Skip directly to content

Preventing child abuse in the first place

Like us on fb

Lukes Dad's picture
on Sat, 04/21/2012 - 08:05

A ten-year old girl that was abused draws hearts on a sketch pad toy in the waiting room of the Child Protection Center, part of St. Luke's Hospital in Cedar Rapids, in 2003. The girl sits besides a Cabbage Patch Kid doll that the Child Protection Center gave her as a gift for coming into the center to be interviewed by a specialist about the abuse she experienced. (Gazette file photo)

An ounce of prevention isn’t just the opening phrase of a worn-out cliche. It’s a brilliant approach to child welfare.

I dare you to find anyone who would argue it’s better to wait to offer a hand until a tenuous family situation deteriorates into abuse.

Yet that’s how our child protection structures work, for the most part. Funding for foster care and adoption is stable and relatively plentiful. Funding for prevention, scarce and uncertain.

With few exceptions, it’s up to state legislators and local groups to scrape together the resources to keep families safe and intact. To address the stresses that threaten and teach the skills that protect — the ounce of prevention that makes families strong.

We got some good news on that front this month, with the announcement that the state Department of Public Health’s fledgling Maternal, Infant, Early Childhood Home Visiting Program got a $6.6 million boost from federal health care reform funds.

The voluntary program offers comprehensive support to pregnant women and families with young children in a handful of high-risk counties.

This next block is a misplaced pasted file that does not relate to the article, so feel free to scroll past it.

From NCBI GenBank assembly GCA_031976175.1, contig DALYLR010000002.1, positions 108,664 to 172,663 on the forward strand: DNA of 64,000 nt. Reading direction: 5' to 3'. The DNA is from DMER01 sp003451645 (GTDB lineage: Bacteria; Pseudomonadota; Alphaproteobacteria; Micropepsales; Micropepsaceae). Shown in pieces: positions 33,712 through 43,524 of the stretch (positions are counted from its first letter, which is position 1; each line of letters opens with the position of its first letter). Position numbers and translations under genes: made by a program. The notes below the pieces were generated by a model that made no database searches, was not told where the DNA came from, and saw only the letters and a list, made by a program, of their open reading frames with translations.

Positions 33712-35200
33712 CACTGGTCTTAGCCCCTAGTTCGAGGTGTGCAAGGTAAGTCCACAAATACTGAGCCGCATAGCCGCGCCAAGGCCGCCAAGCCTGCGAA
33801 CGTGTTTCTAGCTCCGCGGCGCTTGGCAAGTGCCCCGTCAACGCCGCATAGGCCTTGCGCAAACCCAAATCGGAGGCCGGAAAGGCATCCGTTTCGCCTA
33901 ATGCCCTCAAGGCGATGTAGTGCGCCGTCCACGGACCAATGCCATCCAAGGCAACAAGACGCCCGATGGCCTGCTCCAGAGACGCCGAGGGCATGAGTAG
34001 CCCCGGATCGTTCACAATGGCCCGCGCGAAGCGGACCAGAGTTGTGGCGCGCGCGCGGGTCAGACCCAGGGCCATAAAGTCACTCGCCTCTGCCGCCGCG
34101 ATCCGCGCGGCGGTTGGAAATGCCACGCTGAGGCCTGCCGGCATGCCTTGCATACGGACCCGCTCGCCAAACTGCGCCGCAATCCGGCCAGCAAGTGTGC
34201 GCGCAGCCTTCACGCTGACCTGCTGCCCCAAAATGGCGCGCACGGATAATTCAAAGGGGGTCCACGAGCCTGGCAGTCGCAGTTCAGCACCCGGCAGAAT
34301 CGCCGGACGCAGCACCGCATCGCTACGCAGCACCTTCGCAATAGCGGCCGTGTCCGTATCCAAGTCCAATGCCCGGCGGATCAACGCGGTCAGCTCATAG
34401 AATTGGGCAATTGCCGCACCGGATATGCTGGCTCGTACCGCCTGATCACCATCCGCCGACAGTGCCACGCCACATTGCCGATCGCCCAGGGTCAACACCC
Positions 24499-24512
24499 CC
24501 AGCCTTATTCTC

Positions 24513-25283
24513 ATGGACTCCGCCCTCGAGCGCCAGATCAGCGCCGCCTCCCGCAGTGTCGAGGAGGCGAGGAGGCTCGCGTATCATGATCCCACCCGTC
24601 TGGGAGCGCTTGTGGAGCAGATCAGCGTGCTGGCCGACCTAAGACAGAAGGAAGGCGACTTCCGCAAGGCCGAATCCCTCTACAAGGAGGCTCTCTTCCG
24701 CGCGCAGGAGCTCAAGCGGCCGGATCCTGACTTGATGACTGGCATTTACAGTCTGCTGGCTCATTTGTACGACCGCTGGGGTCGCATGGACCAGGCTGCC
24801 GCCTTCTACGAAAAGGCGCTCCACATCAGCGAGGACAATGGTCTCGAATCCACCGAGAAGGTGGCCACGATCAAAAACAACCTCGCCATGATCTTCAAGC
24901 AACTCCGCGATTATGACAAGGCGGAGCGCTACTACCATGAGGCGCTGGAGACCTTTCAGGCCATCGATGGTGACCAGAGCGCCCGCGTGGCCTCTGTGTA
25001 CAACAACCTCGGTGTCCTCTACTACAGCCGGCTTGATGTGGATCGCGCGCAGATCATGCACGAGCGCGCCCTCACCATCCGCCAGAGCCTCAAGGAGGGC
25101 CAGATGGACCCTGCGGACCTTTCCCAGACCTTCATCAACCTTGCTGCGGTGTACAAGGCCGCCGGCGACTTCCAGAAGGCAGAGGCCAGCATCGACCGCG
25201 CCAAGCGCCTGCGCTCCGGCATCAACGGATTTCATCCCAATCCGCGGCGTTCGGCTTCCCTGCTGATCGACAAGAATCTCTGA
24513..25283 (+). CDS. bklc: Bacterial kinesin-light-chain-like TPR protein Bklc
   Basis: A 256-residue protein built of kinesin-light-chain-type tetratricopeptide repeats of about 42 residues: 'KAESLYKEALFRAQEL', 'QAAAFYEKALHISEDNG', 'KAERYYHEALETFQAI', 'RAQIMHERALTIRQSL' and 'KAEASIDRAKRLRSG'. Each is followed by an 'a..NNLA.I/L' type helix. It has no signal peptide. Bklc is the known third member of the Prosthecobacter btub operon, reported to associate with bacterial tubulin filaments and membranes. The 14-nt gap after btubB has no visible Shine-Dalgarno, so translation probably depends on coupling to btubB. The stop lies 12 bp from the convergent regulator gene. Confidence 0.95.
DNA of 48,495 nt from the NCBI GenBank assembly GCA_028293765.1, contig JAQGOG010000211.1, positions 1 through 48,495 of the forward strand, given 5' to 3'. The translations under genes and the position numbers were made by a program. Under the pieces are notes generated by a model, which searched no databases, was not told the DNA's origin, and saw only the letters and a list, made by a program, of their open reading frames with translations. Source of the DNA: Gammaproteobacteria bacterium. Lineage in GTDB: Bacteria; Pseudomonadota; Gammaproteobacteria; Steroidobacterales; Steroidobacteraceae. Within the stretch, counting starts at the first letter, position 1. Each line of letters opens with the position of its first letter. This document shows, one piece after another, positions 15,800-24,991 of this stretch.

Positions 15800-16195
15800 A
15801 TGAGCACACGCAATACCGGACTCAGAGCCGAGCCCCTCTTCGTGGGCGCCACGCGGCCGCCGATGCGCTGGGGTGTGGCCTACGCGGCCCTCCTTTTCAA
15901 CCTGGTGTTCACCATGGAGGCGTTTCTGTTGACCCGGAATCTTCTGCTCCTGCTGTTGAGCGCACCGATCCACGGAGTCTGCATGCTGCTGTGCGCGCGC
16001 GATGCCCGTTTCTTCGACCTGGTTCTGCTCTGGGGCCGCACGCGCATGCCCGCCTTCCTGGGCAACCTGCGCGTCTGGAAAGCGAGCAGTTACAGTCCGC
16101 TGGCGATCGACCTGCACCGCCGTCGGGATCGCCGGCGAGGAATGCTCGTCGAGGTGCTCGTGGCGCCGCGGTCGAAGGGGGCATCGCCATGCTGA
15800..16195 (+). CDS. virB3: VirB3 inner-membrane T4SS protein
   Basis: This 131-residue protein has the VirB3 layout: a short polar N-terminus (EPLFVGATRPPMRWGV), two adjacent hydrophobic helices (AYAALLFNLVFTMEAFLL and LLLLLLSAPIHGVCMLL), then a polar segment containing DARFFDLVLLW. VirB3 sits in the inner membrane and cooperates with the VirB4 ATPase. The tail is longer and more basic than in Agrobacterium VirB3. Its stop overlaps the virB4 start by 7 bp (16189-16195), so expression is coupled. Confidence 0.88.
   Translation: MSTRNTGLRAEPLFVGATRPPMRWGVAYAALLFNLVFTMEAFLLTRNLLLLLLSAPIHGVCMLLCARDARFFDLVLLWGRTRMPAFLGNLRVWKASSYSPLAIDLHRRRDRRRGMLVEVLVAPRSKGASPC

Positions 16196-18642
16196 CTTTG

They give priority to families who could really use the help — low-income or younger pregnant women, for example, or families with a history of child abuse or neglect, or who have children who are struggling in school, have developmental delays or disabilities.

The home visits aren’t to punish or investigate — rather, to help identify potential problems and connect families with resources before tiny issues become crises.

The program measures outcomes such as increased child health, safety and development, and strong parent-child relationships to make sure the relatively meager budget is wisely spent.

Research has shown that home visits can slash the number of child abuse and neglect cases by half.

That’s right, half.

The federal grant is a much-needed shot in the arm that will allow expansion into 14 high-need counties, making the program available in 18 counties, all told. Of course, that leaves out 81 counties, including Linn and Johnson. For now.

Some of the grant money will go into building statewide infrastructure that would support future expansion of the home-visit program. That’s something our state leaders need to get behind.

Because we need a solid safety net for children who are being abused and neglected, but it’s so much smarter — for kids, families and communities — to work upstream.

An ounce of prevention. Not a new idea, but a smart one.

Comments: (319) 339-3154;